Yes, the Grey Cup's set to kick off in a few hours (and I'll have a full preview up shortly), but that's not the only subject making news in Montreal. On Friday night, Duane and I both wrote here about how Montreal had seemingly dropped its bid for an MLS franchise, which seemed curious to say the least. New information has now arisen that muddies the situation further. Ben Knight of the excellent On Soccer blog over at The Globe and Mail has dug up a really interesting press release, presumably from the Montreal Impact, which suggests that they wanted to keep the bid alive but it was axed by MLS commissioner Don Garber. The release is after the jump.
Here's the release:
"RECTIFICATION REGARDING MONTREAL'S BID FOR MAJOR LEAGUE SOCCER
Following MLS Commissioner Don Garber's statements regarding Montreal's bid, the Montreal partnership group would like to bring one important rectification:
Montreal did not withdrew its bid from Major League Soccer but was informed that the league did not retain its bid. Out of respect for the Grey Cup festivities, the partnership group will not make any additional statements over the weekend. However, the President of the Montreal Impact [and] Saputo Stadium, Mr. Joey Saputo, who is spearheading Montreal's MLS bid, will meet the media: Monday, November 24, 2008, 10:30 am, Saputo Stadium, 4750 Sherbrooke Street, Montreal."
That's fascinating. According to this release, it wasn't that Montreal backed out; MLS decided not to consider their application. It's hard to imagine why at first, especially considering that most observers thought Montreal had the strongest bid of any city and was pretty much a lock. However, there could be concerns with the financial health of George Gillett's sporting empire, especially considering Liverpool's troubles [Ian Herbert and Andrew Warshaw, The Independent]. Joey Saputo, the owner of the Impact and Gillett's partner in the MLS bid, has also brought up the notion of staying in the USL, so perhaps Garber was concerned about Montreal's commitment to MLS.
We have conflicting statements, though. From the AP story with Garber's comments:
"Garber said that Montreal's delegation — led by Joey Saputo and George Gillett, who owns Liverpool FC in England's Premier League and the NHL's Montreal Canadiens — had informed him within the past week of possible trouble.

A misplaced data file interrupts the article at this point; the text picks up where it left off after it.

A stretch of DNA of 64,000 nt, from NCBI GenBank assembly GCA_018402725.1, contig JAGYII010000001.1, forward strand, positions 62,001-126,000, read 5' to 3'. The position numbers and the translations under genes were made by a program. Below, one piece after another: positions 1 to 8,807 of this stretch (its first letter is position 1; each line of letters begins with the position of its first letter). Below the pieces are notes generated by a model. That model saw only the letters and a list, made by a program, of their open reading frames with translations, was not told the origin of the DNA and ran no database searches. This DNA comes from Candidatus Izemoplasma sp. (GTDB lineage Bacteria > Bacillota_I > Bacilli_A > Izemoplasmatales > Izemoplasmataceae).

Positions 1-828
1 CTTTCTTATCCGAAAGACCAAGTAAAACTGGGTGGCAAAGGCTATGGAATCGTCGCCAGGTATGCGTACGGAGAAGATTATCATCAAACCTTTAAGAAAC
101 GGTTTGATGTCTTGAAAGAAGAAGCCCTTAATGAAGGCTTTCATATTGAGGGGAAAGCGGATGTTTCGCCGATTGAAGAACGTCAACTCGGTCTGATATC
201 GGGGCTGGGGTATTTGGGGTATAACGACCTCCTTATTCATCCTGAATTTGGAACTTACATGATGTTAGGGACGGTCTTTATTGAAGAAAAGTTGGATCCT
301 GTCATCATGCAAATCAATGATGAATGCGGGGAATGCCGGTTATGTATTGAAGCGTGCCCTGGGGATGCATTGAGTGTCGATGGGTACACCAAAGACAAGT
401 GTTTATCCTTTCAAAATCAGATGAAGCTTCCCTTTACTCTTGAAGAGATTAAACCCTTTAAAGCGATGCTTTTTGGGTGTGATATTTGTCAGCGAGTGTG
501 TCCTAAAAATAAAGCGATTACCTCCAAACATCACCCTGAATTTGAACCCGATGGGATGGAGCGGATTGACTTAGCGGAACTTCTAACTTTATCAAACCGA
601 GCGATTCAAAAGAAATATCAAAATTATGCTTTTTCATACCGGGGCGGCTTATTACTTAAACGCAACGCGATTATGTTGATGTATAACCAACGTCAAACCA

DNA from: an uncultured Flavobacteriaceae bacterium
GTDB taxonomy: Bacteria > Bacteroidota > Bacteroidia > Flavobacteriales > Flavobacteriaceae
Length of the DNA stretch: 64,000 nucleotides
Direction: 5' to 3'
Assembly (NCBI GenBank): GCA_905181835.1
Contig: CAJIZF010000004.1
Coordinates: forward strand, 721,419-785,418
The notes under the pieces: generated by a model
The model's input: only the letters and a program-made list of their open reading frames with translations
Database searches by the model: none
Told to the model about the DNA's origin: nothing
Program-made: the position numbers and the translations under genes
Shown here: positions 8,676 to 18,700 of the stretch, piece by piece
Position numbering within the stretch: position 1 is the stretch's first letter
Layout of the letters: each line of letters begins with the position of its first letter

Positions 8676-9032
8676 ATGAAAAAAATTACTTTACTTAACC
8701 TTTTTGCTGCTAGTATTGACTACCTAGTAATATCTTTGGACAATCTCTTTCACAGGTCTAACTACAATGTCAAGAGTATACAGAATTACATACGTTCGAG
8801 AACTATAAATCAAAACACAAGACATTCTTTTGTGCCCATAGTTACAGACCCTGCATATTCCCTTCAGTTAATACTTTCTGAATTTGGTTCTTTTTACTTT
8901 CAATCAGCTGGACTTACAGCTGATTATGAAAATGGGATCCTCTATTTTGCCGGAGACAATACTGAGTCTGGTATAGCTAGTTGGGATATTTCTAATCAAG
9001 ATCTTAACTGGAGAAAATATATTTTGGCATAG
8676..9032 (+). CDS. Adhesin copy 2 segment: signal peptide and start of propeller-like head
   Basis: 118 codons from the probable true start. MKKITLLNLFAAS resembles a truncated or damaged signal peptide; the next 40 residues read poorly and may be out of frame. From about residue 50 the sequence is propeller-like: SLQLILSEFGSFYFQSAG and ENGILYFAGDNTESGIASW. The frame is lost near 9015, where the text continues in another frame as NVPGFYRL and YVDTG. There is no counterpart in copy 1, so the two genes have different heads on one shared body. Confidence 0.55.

'Montreal has had to evaluate what kinds of private capital they needed to refinance their stadium to fund the expansion fee, and what kind of public support would be available,' Garber said. 'I'm not sure they were able to come to terms in this economic environment.'"
Garber doesn't directly say that Montreal withdrew their bid on their own, but that's certainly the logical inference, and it's the one the unnamed AP writer drew; his lede reads "Montreal withdrew its bid for a Major League Soccer expansion team, commissioner Don Garber said Friday in his state-of-the-league address."
Garber and Saputo (or whoever wrote the Impact's press release) could both telling the truth, though. Garber never said that Montreal abandoned their bid, even though he implied it. It's possible Saputo and Gillett wanted to keep the bid alive despite financial trouble, but Garber canned it after seeing the numbers.
Still, kicking Montreal of the bid process seems rather unusual, especially given the strength of their bid. Even if the league had already decided to go with a different franchises, retaining Montreal as an option would force the other markets to up the ante of their bids in an attempt to compete. If the press release is accurate, this decision doesn't seem to make business sense for MLS on the surface; less markets under consideration means less competition for the limited expansion slots, and more complaining about and reluctance to pay the sky-high expansion fees sure to be required. You have to wonder if there's more going on here. Monday's press conference will surely be illuminating.
(Cross-posted to Sporting Madness.)
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